The murder of a Chinese university student has shocked locals in the eastern German town of Dessau. Amid reports of growing xenophobia, DW's Kate Brady headed east to talk to the region's Chinese population.
Racial violence in eastern Germany is a frequent topic of headlines, both at home and abroad. As the number of refugees in Germany began to rise significantly last year, so did the level of racial hostility from right-wing factions - and the number of violent attacks on foreigners. The rise of the xenophobic PEGIDA movement in Dresden and the success of the right-wing Alternative for Germany in Saxony-Anhalt's state elections have further damaged the region's reputation.
Though the states that were part of East Germany until the fall of the Berlin Wall in 1989 have slowly begun to recover economically from their transition to a market system after four decades of Soviet-style communism, a new media focus on violent right-wing outbursts could overshadow any successes in the changing popular perception.
So, when reports came two weeks ago of the death of a female Chinese student in the eastern city of Dessau, alarm bells began to ring in other parts of Germany. The body of the 25-year-old architecture student was found some 100 meters (330 feet) from her student accommodation on May 13 - two days after she failed to return from a jog. Two suspects have since been arrested for her death. The man and woman - both aged 20 - told German authorities that they had previously met with the Chinese student for consensual sex. DNA from the male suspect was also found on the victim's body. Authorities are continuing their investigation into possible motives for the murder.
Richard Lammel, the chairman of the German-Chinese Friendship Association, which is based in the eastern city of Leipzig, told DW that a racially motivated attack was unlikely. "Let me make one thing clear," Lammel said. "There is no problem between Germans and Chinese. The murder in Dessau is a tragic case, but this is an isolated incident."
"Eastern Germans are used to people from Asia living here," Lammel said. "During the GDR, a huge number of Vietnamese came to the east to strengthen the workforce."
"The Chinese living in Germany maintain a low profile," Lammel said. "In China the tendency is to show everyone your wealth, which is a hugely different behavior to here in Germany. But there's also a saying - 'When in Rome, do as the Romans do' - and the Chinese follow this idiom when they live here.
"This is why there are no problems between the Chinese and Germans."
Lammel and his wife, Luoding, who was born in Shanghai, are also the chief executives of the International China Projects (ICP), which enables companies to develop business between China and Germany - an economic partnership that has bloomed in recent years. "The recent events in Dessau aren't about to change this," the 78-year-old said, even though the Chinese business partners working with ICP are also the types of parents with the financial means to send their children to university in Germany.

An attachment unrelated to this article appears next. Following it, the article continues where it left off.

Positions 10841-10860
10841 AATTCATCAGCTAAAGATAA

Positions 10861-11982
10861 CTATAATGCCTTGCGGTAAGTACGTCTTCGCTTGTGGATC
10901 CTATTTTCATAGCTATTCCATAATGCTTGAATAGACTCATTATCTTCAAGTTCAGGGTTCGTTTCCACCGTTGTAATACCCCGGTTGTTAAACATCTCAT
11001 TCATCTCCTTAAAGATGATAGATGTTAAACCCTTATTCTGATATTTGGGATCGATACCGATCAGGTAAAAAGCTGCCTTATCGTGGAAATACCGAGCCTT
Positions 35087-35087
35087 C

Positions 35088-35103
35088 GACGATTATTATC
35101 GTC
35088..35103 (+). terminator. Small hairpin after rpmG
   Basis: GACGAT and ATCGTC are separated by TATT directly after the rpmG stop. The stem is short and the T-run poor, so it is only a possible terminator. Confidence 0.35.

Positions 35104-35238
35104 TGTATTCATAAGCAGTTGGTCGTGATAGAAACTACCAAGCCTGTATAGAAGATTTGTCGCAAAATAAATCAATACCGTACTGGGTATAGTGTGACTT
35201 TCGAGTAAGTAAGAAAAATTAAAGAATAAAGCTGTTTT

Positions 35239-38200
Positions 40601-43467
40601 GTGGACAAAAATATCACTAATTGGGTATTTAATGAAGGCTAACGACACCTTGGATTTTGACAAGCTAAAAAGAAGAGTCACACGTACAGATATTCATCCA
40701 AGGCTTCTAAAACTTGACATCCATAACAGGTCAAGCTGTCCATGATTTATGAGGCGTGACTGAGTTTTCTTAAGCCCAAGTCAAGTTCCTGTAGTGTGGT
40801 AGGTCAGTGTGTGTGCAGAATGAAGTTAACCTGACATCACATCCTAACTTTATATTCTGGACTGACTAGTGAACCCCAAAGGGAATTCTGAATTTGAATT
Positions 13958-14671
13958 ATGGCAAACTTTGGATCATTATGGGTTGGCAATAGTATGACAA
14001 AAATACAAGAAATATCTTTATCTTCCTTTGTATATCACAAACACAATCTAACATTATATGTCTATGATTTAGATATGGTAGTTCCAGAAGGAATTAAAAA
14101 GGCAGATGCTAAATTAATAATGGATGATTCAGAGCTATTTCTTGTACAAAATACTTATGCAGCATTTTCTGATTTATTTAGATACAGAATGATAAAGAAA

'A safe country'
Lunchtime at Leipzig Uni, and the canteen was teeming with hungry students. Among them were two 20-year-old linguistics students - just two of the around 25,500 Chinese students in Germany.
"I love it here," one of the students who wished to remain anonymous told DW. "Everyone has always been so welcoming." She moved from Yichang, in the eastern Chinese province of Heubei, one year ago.
"The murder of the girl in Dessau is so sad," she said. "In China, people think of Germany as a safe country, but of course the murder will be at the front of people's minds if they're considering moving here."
"But this could happen anywhere - any part of Germany, any country," added the other student, who moved to Leipzig from Tiajin in northeastern China.
She said her parents had expressed their concerns for her safety after hearing of the Dessau murder.
"My mum told me to take extra care of myself and not to go wandering around in the dark on my own," the student told DW. "But this is just common sense. I'm sure all students' parents are saying the same thing - regardless of where they're from."
Some Chinese people do suspect that bias played a part in the killing, however. As police investigations continue, one Chinese businessman living in Germany speculated on China's WeChat messaging service that the murder in Dessau could have been racially motivated.
"People in the east are traditionally hostile towards foreigners," the businessman wrote.
For the most part, however, that sentiment did not seem to be shared in the east. "I think it's completely unfair to tar everyone with the same brush," a man named Liu Wei said. The 36-year-old has lived in Germany all his life and said neither he nor his family had ever felt threatened or persecuted.
"Movements like PEGIDA are giving the east a bad name," he said. "These right-wing supporters are the minority, but, unfortunately, they're making a lot of noise, which is grabbing the attention of the media."
A university professor in eastern Germany who wished to remain anonymous told DW that she had carried a personal alarm since the murder in Dessau.
"But so do my German colleagues," the 29-year-old said. "They're in no less danger than women - or men - with a Chinese background."